PUBLIC fascination with the arrest of former International Monetary Fund (IMF) director Rodrigo Rato is now focused on whether his rights as a citizen were violated during the media frenzy that took place outside his home and office.
Rato, a former economy minister under Prime Minister José María Aznar, was detained after it was reported that he had received a tax amnesty on millions stashed away in overseas accounts.
Police say that he had about €27 million in a well-structured scheme of ghost companies run by his children, who later gave him back the money through other firms.
Rato, who served as deputy prime minister, was arrested at his home where police, acting on a Madrid judge’s complaint, searched the property and confiscated records, files and computers.
Hoards of the press were waiting when police arrived – obviously someone had tipped them off.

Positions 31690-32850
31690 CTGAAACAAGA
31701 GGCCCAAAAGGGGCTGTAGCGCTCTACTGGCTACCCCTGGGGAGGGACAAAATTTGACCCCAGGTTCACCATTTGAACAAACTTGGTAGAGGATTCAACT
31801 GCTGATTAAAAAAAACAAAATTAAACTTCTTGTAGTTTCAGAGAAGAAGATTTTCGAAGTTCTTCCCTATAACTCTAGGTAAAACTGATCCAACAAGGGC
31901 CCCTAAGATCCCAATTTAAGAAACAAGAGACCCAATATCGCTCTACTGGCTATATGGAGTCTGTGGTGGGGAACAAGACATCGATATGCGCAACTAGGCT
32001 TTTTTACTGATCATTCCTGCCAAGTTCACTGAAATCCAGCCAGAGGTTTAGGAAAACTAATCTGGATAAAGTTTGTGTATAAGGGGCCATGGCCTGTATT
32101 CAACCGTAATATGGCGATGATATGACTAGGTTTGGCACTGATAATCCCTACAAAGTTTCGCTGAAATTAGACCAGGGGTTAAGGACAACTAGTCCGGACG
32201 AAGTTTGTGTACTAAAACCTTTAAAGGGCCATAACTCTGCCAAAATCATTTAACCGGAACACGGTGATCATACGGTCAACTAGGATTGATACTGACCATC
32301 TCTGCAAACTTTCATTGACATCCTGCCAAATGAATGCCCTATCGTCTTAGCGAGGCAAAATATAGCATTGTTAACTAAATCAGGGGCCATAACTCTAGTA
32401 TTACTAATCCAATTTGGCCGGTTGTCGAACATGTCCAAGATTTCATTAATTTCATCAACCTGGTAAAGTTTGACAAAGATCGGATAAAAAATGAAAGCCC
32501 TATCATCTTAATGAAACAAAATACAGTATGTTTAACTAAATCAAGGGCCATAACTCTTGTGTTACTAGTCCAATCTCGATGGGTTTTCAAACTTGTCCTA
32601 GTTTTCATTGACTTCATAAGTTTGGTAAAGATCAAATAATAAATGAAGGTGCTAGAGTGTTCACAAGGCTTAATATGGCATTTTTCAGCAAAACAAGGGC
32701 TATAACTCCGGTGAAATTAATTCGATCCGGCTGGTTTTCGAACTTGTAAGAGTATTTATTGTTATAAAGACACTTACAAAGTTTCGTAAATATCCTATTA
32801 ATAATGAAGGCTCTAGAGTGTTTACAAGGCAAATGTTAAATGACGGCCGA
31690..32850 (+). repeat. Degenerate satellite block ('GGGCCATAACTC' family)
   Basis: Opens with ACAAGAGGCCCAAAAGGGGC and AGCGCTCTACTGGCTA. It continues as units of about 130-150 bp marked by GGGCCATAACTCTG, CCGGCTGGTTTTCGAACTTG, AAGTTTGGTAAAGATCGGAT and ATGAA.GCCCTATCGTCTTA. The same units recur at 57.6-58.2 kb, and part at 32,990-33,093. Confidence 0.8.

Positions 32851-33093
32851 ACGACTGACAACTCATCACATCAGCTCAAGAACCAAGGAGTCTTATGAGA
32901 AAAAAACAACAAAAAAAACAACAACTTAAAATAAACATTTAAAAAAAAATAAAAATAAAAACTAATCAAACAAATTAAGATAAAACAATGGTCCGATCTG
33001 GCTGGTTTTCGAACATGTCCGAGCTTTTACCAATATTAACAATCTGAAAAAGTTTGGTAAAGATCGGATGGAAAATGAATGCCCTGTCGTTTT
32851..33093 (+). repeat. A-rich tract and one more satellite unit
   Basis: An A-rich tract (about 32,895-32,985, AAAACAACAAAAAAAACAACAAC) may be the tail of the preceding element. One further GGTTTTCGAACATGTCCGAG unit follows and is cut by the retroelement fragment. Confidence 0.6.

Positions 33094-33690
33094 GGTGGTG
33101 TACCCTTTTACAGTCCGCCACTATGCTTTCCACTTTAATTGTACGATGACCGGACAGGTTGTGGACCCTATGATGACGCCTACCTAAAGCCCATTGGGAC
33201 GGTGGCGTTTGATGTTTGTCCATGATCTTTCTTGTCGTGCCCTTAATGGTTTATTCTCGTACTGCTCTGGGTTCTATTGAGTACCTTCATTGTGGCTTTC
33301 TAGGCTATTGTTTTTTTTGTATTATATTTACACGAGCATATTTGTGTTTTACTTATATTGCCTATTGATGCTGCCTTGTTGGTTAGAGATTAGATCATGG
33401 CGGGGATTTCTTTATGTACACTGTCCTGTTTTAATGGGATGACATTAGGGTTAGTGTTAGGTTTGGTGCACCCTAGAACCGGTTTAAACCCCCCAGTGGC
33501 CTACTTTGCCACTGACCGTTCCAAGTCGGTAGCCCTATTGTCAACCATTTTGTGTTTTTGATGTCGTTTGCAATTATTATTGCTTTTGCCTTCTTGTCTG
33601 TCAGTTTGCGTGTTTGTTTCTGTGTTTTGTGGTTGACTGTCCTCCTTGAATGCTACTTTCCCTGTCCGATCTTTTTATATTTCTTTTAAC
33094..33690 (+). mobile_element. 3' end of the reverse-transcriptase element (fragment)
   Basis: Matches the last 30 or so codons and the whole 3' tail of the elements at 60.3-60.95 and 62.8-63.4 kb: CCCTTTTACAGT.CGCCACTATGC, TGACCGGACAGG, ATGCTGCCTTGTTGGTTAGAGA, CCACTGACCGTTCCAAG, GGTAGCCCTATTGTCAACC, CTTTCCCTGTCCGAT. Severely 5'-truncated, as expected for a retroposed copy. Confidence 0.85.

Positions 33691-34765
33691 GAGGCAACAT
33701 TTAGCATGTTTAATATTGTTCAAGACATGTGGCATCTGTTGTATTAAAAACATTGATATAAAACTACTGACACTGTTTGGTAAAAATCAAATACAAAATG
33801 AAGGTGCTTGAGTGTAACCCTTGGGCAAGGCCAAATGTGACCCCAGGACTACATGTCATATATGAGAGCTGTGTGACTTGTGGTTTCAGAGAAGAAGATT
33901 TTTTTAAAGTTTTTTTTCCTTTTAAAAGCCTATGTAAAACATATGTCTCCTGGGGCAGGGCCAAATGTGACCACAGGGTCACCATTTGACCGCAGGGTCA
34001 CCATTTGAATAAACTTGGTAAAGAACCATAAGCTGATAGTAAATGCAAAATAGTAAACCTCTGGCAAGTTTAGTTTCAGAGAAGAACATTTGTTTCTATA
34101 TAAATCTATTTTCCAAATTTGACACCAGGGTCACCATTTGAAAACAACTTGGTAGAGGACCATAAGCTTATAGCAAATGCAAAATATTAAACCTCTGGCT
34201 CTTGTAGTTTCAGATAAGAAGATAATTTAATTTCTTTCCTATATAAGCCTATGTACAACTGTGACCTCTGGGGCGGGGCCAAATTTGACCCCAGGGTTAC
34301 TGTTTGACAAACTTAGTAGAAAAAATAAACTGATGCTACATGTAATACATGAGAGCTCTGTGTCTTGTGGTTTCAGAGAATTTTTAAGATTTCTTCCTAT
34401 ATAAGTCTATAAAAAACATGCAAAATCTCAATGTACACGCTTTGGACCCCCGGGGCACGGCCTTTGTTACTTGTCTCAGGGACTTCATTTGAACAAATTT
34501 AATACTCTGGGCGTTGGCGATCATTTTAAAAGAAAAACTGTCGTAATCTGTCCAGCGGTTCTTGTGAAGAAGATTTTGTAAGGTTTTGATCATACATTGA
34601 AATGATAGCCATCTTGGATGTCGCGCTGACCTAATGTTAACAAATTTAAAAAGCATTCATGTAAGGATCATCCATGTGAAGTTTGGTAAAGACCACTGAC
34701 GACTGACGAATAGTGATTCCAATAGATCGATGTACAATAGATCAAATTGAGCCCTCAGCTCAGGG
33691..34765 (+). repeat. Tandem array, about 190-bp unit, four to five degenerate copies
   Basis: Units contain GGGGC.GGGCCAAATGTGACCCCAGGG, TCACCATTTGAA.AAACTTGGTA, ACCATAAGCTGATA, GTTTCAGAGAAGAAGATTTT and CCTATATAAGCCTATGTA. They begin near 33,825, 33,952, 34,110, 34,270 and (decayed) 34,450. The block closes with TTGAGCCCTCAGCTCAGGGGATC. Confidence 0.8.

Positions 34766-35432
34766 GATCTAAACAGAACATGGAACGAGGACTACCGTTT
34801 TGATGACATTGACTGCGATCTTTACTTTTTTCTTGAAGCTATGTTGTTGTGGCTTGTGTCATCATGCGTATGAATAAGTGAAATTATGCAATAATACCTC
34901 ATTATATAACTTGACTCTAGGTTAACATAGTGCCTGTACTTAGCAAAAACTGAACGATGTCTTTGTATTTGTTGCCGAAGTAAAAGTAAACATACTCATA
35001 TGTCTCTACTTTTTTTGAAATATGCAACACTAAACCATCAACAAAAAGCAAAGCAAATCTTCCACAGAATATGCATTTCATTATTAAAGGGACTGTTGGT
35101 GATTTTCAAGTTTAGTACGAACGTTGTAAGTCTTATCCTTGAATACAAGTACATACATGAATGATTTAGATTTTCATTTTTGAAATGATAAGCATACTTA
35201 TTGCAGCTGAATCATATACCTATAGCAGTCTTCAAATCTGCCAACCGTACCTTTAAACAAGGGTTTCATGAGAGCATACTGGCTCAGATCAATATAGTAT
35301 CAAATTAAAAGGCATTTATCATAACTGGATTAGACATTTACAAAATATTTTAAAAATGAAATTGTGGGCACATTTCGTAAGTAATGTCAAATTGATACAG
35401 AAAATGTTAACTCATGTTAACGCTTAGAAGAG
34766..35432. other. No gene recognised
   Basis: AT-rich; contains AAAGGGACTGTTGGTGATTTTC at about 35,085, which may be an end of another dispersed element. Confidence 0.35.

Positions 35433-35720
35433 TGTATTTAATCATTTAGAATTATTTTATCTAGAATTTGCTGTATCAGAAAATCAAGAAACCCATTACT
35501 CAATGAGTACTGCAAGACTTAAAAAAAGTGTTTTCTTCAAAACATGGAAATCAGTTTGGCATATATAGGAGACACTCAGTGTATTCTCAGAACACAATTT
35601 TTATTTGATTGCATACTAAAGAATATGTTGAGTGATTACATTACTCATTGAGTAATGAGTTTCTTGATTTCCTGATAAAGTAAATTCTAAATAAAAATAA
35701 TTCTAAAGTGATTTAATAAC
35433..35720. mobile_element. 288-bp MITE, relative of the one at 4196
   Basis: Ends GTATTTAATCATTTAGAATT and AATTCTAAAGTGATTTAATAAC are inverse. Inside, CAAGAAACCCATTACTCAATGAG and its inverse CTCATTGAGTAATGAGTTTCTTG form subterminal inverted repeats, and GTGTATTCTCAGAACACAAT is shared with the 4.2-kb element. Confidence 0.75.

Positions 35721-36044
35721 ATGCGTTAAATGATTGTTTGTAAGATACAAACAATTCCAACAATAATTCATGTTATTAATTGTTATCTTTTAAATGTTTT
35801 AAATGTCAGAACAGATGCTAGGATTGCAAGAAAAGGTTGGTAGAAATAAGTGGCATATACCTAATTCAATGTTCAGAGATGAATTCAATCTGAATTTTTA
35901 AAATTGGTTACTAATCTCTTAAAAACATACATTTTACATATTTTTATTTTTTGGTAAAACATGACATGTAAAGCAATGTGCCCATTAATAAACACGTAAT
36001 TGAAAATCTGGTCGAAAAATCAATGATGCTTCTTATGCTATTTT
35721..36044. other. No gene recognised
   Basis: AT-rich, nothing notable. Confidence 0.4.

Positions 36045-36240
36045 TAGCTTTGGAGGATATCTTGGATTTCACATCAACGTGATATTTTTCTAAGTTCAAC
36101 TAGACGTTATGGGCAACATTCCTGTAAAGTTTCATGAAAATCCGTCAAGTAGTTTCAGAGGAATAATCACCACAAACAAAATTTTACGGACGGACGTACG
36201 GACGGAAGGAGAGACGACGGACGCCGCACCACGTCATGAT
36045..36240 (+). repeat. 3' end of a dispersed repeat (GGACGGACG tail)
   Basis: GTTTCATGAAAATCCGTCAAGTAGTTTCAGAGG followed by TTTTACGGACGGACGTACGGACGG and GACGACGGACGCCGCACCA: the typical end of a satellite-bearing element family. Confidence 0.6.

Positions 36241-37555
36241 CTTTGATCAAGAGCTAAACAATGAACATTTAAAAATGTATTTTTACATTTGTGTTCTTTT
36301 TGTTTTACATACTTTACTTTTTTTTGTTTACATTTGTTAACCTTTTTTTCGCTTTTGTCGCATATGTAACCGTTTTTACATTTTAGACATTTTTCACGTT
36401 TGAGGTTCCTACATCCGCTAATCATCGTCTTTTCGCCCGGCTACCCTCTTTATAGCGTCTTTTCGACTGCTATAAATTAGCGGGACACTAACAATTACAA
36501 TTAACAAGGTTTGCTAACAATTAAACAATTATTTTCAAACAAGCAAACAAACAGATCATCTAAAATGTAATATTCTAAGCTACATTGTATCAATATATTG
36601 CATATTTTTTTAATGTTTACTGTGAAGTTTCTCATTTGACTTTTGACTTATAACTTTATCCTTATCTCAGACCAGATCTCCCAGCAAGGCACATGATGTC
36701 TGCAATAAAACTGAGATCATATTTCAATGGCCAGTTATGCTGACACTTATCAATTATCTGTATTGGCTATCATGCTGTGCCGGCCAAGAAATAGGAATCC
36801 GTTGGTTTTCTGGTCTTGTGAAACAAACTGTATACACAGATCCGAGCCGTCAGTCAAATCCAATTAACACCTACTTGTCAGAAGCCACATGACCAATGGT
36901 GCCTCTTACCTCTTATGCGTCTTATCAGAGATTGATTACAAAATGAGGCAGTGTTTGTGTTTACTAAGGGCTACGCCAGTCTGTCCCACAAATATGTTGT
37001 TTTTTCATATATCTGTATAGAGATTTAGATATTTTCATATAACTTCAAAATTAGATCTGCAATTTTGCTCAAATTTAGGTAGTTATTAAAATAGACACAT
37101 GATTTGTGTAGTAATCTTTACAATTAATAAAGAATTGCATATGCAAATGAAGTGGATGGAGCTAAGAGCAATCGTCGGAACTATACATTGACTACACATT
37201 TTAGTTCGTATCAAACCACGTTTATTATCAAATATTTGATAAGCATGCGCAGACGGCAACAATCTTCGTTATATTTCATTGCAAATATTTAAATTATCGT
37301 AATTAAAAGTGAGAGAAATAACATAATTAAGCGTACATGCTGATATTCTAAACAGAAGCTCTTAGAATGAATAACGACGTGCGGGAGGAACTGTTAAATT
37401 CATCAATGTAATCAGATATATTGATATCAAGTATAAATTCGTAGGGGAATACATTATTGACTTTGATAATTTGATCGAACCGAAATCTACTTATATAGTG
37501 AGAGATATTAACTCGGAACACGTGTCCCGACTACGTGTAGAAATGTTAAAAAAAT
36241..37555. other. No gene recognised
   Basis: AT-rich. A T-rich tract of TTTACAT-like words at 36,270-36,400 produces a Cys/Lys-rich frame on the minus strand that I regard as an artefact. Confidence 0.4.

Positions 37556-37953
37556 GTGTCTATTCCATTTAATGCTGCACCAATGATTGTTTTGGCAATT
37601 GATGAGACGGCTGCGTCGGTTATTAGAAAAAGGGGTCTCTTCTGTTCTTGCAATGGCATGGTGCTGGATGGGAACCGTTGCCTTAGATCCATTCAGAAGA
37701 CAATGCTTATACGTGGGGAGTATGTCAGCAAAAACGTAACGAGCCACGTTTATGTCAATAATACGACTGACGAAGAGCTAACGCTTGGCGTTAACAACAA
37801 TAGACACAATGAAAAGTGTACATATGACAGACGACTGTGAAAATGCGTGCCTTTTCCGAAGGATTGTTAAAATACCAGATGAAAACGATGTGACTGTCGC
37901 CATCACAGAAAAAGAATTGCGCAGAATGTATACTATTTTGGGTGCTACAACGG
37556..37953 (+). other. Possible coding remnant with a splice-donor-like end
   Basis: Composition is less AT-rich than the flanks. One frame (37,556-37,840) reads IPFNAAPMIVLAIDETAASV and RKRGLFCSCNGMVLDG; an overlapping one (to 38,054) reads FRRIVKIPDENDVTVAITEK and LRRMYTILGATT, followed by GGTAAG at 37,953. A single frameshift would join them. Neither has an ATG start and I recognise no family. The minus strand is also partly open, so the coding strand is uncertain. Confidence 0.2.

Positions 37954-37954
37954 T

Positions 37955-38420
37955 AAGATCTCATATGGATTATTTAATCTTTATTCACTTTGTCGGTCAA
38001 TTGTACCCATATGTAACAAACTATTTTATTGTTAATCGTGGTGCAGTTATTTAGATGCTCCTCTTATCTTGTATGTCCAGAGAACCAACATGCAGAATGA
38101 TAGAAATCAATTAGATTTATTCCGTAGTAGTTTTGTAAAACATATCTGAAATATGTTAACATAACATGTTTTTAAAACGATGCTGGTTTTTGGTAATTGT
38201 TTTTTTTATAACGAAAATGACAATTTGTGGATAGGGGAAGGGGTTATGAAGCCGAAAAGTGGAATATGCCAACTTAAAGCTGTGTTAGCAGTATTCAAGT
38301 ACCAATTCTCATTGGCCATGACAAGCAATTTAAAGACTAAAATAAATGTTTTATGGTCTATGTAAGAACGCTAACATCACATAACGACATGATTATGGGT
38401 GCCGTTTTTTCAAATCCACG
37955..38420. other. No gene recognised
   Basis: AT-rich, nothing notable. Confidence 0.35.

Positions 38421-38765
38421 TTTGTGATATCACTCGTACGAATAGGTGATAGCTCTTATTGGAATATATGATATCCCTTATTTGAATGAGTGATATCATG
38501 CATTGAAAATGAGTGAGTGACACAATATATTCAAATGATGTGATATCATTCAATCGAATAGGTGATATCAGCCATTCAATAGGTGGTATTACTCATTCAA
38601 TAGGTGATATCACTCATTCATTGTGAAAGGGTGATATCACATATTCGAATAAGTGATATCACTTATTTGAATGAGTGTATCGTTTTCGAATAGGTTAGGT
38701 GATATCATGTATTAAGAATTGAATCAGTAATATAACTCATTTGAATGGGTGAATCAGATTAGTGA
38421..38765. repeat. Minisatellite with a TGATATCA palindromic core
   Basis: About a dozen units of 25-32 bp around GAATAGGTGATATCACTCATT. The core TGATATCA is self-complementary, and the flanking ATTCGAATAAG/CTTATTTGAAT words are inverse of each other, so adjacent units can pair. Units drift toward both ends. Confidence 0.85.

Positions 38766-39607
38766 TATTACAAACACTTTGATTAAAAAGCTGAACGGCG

When police escorted Rato from his home to his office, the television cameras were focused on the man who once made important global financial decisions.
At one point, an officer in civilian clothes pushed Rato’s head in the car so he wouldn’t hit himself on the vehicle’s door frame – standard practice to ensure suspects do not accidentally injures themselves and blame it on the arresting officers.
Rato’s lawyers are deliberating whether to file a complaint against persons unknown for leaking the investigation to the media and detaining their client so his office could be searched.
So were Rato’s rights violated? Standard law enforcement practice may seem harsh for regular critics of the police in such cases.
If Rato sees fit, he can file a civil lawsuit. But that case would be miniscule compared to his current legal problems.
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